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Chicago's Charter Schools Go On Strike, Troubled For-Profit College Closes Campuses


Educators from the Acero charter school network hold signs as they protest during a strike outside Chicago Public Schools headquarters.

Educators from the Acero charter school network hold signs as they protest during a strike outside Chicago Public Schools headquarters.

Getty Images, Joshua Lott

Charter school teachers strike in Chicago

The nation’s first charter school teacher strike started Tuesday as over 500 teachers walked out of 15 schools to demand better pay, smaller classes and better resources. These teachers join thousands of public school employees who walked out of the classroom earlier this year with similar demands.

Charter schools are publicly funded but exempt from certain regulations; for that reason, historically few charter school teachers have been represented by a union, whereas just over half of public school teachers overall are represented by a union.

Teachers for the Acero Schools network, which manages the 15 charter schools, earn almost $13,000 less on average than Chicago Public School teachers. It’s reasons like this that brought Randi Weingarten, the president of American Federation of Teachers, the second largest teachers union, out to Chicago to offer her support. (The AFT has also been very critical of charter schools in the past.)

Troubled for-profit college closes schools

Tens of thousands of students are currently enrolled in schools operated by the for-profit college chain, Education Corporation of America. But according to NPR’s Vanessa Romo, it’s unclear how many are expected to graduate at the end of the term. That’s because ECA is closing dozens of schools around the country.

The move this week to close schools came just a day after the company lost its accreditation and funding. ECA has also been engulfed in financial trouble, falling behind on rental payments and facing eviction in some cases.

Special Education teachers are in short supply

A new report from Education Week finds that number of special ed teachers has dropped almost 17 percent over the last ten years. And the shortage is outpacing student growth. Over that same ten-year period, the number of students with special education needs dropped only 1 percent.

Campus sexual misconduct guidelines open for public comment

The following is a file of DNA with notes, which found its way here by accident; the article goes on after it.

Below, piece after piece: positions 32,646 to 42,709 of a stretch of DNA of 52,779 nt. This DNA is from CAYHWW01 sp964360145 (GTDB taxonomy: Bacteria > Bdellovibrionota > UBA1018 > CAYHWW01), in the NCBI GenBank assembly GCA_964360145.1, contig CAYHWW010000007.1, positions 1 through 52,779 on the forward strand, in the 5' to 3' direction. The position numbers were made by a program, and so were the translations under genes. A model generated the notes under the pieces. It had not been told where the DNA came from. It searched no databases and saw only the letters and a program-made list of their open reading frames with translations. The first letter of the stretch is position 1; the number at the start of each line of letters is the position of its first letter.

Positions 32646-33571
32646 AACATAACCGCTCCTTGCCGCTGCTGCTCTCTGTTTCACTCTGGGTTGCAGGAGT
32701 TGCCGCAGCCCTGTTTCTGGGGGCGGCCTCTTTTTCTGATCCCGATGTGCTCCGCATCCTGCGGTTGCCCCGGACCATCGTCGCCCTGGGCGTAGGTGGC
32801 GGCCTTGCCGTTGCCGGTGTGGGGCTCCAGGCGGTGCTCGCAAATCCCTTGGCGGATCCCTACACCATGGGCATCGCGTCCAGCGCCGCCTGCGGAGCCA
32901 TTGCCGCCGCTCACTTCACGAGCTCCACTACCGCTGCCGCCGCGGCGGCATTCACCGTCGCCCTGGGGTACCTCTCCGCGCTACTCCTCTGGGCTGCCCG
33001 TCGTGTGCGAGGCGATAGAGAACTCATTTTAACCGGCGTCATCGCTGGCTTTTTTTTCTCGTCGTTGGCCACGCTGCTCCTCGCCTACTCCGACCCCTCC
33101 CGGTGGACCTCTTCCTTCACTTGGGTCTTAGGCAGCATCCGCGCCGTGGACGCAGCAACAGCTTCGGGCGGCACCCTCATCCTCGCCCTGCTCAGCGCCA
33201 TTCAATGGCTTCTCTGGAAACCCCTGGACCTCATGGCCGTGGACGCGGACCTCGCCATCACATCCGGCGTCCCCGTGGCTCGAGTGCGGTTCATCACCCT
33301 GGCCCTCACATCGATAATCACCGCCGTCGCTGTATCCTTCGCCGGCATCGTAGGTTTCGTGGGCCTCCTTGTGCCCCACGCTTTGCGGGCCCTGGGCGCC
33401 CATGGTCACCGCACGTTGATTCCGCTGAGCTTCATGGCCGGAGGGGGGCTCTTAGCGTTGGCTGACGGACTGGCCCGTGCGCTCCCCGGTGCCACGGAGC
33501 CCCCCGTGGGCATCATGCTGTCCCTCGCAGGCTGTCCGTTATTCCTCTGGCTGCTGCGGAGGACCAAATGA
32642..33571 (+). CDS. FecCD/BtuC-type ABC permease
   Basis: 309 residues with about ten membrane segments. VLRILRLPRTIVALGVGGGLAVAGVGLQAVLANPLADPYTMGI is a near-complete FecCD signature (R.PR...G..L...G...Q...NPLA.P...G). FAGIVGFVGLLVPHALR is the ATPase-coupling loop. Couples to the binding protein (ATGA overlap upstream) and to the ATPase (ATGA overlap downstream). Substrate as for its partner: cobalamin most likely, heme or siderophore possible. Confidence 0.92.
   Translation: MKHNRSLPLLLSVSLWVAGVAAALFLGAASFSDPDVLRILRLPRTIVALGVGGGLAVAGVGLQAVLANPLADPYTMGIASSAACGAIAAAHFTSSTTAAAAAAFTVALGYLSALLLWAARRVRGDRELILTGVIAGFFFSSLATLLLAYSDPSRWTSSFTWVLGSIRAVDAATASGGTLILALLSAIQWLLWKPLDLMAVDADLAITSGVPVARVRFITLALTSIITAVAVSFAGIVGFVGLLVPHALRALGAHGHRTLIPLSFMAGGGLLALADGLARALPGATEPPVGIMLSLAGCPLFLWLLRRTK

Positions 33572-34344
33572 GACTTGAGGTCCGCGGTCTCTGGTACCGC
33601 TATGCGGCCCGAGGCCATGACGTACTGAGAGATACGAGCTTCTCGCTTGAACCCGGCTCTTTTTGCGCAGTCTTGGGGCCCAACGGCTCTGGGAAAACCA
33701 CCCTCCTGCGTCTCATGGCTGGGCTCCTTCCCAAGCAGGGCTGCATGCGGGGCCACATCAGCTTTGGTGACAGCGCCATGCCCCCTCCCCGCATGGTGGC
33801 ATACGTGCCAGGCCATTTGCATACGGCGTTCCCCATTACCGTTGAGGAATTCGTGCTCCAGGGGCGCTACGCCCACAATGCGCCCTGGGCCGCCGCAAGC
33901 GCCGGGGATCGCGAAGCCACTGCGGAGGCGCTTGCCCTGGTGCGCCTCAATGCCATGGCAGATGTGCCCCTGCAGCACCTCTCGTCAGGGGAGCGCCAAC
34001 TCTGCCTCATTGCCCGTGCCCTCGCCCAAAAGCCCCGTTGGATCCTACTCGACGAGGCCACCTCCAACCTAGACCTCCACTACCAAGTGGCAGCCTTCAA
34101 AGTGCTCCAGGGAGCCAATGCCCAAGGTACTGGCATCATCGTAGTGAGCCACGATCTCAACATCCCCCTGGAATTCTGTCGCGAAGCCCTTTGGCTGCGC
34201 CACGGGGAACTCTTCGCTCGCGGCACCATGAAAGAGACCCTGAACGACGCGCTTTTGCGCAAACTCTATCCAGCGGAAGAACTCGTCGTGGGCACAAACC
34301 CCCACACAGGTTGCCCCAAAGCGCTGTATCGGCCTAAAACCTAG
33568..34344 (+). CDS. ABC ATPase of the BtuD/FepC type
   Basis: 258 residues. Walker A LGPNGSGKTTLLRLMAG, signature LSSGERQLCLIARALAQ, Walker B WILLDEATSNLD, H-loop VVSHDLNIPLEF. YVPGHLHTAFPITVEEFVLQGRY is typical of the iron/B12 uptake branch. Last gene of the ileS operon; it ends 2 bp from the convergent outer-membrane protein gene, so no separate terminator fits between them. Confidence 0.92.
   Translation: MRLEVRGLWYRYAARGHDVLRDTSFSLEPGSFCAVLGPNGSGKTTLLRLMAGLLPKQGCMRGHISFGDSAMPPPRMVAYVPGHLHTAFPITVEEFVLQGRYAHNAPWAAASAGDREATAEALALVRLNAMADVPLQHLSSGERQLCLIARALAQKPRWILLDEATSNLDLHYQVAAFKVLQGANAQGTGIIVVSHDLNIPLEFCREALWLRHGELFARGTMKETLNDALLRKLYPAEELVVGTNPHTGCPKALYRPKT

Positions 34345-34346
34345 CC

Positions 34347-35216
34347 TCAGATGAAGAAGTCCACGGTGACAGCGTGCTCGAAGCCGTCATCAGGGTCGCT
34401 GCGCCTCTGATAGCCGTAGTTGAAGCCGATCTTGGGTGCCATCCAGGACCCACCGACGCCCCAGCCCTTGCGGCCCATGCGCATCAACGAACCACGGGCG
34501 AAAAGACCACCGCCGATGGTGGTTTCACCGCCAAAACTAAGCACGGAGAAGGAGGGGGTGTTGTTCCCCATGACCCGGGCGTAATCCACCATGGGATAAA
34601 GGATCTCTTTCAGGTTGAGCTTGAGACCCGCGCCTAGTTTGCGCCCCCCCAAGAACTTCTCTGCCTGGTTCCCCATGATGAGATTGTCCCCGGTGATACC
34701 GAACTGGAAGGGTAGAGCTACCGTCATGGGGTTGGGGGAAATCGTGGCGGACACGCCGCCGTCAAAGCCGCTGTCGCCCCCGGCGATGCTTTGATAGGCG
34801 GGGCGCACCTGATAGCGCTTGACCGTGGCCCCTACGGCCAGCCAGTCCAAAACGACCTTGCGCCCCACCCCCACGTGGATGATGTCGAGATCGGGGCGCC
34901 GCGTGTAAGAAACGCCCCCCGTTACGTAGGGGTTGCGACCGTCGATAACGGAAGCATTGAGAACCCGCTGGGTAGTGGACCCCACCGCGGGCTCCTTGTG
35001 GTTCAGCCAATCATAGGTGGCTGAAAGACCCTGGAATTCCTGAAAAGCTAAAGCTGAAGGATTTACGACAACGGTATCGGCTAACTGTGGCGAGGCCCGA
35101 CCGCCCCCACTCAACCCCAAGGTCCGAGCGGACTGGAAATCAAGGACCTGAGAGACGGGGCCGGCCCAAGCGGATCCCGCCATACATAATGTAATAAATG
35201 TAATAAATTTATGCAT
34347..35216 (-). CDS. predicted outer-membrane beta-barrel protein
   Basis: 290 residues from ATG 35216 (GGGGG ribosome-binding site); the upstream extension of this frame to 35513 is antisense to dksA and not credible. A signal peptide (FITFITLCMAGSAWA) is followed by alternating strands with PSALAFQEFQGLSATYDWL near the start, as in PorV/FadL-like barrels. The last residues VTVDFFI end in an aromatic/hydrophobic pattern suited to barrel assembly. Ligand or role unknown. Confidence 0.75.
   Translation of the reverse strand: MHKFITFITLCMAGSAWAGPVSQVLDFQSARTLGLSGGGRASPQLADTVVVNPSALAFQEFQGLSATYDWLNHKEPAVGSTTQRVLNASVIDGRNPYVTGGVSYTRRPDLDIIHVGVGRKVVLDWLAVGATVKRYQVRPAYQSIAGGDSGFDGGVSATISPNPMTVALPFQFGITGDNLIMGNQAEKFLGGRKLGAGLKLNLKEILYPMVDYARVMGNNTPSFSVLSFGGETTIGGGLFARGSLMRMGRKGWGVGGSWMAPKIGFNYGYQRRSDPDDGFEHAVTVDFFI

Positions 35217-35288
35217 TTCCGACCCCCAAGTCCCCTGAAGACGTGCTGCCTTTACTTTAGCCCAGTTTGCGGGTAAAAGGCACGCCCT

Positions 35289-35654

As we reported last week, Education Secretary Betsy DeVos’ new policies on how to implement Title IX, which bars gender discrimination in schools receiving federal funds, are open for public comment. A public campaign by the anti-sexual-assault organization It’s On Us is organizing students to submit comments.

The department’s changes specifically address how college campuses should handle cases of sexual assault and harassment, replacing Obama-era rules. Critics say the guidelines make it more difficult to report sexual assault and reduce colleges’ responsibility to fully investigate all incidents.

Nashville covers college costs beyond tuition

Tennessee was already known for its pioneering Tennessee Promise program, the first of now 12 statewide free-tuition programs. Now, Music City has created a program that will ultimately help a few thousand students cover expenses like textbooks and transportation as well. It’s part of a broader policy debate about the financial barriers to completing college.

School spending is up, according to federal data

This was one of the biggest issues that came up in the world of education this past November: spending. From teacher pay to resources, educators across the country wanted more money to be poured back into public schools. And now, a new report from the Department of Education says that spending is, in fact, increasing.

From 2015 - 2016, the most recent data available, spending increased 2.9 percent. The year before that? Fiscal year 2014-2015 saw a 3.2 percent increase.

Here’s the caveat: State budgets took a major hit in 2008 during the recession, and while spending has increased, there are many states that still haven’t returned to those pre-recession funding levels.

Copyright 2018 NPR. To see more, visit https://www.npr.org.

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